Fun with LED matrix and mouse

fun-with-LED-matrix-and-mouse

[Brad] just acquired a 32×32 RGB LED matrix and he jumped right into the deep end with his first project. To try out his skills on the device he used an Arduino to drive a slew of pixels with bouncing-ball physics.

The demo starts off with a hail storm of multi-colored falling pixels. In the center of the storm is the cursor, which he controls with a PS2 mouse. That happens to be a ball mouse which makes sense as we don’t remember having seen any optical mice as of late that weren’t USB. The PS2 protocol is easy to read using a microcontroller; more about that in [Brad's] project write up.

By holding down the left mouse button he can draw persistent pixels on the screen. The falling balls then interact by bouncing off of the obstacles. The image above shows a frame on three sides of the screen which has trapped the pixels near the bottom. He can also erase pixels, which has the effect of draining the trapped balls like a hole in a bucket of water. Neat!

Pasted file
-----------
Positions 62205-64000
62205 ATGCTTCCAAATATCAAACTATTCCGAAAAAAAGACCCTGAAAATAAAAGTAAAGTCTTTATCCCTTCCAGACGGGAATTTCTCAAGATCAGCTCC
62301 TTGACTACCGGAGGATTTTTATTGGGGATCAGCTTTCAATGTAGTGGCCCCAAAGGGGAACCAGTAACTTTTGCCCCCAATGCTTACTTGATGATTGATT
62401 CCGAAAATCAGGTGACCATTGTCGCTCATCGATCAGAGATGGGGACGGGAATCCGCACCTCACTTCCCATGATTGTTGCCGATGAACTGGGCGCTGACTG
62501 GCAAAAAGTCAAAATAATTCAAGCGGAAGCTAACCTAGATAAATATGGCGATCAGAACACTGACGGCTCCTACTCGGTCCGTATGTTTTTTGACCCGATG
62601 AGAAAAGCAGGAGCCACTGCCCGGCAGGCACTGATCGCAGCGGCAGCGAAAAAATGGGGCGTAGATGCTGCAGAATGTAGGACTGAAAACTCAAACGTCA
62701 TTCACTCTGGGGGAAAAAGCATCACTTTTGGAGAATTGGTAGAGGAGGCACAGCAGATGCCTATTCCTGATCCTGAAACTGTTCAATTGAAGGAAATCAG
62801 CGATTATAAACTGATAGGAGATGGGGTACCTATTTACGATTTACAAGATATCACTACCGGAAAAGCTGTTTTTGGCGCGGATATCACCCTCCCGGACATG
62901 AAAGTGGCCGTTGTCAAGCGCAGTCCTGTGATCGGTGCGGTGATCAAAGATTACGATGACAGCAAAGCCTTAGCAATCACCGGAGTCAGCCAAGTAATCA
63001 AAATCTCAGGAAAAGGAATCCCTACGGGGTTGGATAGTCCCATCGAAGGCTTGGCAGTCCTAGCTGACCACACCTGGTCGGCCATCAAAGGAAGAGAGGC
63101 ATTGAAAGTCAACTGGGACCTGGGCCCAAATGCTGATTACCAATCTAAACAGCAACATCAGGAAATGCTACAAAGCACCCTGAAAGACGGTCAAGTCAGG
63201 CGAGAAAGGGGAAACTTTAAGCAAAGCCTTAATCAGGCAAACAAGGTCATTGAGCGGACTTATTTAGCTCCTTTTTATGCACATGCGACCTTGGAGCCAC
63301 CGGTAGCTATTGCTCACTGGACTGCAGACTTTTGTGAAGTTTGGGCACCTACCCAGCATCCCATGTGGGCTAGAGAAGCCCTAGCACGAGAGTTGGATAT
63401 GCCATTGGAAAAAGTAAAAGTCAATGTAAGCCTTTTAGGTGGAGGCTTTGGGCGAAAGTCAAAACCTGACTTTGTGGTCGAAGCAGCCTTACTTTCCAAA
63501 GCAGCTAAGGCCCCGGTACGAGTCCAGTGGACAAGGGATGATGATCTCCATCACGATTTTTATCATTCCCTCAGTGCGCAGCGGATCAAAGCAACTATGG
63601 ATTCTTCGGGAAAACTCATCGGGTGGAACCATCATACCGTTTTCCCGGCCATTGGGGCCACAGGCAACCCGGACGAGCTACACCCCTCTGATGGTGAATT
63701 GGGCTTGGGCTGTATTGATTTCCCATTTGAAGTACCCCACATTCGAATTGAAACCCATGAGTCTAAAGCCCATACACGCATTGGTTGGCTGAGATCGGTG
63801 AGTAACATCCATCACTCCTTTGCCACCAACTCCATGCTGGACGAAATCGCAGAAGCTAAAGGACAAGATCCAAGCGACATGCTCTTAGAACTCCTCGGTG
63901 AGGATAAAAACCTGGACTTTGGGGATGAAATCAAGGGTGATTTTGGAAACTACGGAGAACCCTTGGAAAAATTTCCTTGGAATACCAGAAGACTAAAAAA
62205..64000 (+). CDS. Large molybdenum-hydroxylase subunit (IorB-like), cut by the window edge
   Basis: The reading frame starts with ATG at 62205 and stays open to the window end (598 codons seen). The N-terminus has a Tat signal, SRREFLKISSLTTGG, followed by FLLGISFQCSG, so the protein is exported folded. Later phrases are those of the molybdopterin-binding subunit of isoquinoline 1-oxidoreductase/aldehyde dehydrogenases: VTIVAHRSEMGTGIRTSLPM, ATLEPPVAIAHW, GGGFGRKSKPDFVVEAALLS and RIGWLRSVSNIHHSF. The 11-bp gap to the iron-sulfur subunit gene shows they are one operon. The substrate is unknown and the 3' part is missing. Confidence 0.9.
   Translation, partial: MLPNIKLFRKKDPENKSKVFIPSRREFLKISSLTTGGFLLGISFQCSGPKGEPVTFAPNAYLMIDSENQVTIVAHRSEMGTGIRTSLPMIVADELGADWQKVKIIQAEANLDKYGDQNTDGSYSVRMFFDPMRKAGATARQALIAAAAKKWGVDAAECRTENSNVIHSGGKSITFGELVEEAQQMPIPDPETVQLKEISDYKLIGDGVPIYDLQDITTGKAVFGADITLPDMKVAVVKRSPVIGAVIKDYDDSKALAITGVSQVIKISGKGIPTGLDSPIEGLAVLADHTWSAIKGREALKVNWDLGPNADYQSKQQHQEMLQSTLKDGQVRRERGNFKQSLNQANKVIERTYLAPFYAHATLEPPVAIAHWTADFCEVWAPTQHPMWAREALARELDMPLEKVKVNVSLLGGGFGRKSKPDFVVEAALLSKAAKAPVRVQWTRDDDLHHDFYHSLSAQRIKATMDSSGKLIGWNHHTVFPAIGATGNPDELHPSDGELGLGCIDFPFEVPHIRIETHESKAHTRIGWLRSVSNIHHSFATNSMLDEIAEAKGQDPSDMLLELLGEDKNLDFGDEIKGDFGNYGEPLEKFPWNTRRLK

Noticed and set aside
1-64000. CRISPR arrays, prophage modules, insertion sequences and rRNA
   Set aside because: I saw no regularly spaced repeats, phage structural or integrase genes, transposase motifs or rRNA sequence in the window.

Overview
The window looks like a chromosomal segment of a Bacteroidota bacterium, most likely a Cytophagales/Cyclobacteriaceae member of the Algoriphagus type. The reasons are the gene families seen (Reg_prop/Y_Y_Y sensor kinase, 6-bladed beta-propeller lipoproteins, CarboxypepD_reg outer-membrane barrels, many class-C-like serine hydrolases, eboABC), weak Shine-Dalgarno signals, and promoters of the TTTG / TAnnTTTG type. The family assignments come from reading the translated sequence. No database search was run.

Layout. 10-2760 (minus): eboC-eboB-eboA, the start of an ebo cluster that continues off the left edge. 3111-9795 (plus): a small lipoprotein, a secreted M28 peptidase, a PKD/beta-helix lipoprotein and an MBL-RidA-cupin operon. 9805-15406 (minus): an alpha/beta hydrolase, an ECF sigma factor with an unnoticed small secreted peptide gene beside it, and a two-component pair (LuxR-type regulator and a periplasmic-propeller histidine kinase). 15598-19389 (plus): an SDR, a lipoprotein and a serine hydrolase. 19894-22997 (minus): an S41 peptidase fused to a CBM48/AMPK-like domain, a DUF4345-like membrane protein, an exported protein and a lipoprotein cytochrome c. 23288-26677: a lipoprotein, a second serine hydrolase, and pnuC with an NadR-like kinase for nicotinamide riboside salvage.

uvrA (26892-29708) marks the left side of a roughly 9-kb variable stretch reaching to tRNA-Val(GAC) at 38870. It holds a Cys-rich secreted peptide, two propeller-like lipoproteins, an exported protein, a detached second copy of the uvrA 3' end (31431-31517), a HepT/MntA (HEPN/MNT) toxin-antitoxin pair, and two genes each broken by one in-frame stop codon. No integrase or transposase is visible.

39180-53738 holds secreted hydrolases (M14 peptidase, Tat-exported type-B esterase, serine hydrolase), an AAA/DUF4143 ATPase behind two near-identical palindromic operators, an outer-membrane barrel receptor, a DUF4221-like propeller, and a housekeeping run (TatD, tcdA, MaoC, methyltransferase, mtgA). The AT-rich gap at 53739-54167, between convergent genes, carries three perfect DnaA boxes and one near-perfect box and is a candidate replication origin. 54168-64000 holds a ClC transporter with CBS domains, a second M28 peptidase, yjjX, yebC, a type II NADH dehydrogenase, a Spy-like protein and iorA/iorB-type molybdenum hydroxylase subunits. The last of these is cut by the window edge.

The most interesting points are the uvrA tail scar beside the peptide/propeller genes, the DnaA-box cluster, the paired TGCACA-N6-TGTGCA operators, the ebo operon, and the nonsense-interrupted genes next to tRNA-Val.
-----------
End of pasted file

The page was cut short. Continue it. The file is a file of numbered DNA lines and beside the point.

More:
Bouncing ball physics are fun to experiment with. Here’s one being driven by an analog computer.

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Bouncing ball analog computer

bounce

[Eric Archer] constructed an analog computer to model the physics of a bouncing ball. The core is a TL074 opamp that does all the integral math. He had no trouble finding descriptions of analog computers, but how to set the initial conditions was rarely covered. The controls include potentiometers to set the initial velocity, force of gravity, and coefficient of restitution (how much energy is lost in the bounce). The output is displayed on an oscilloscope. He mentions that this output could be used in electronic music, citing Aphex Twin’s Bucephalus Bouncing Ball. Watch the video below for a demo of all the features.

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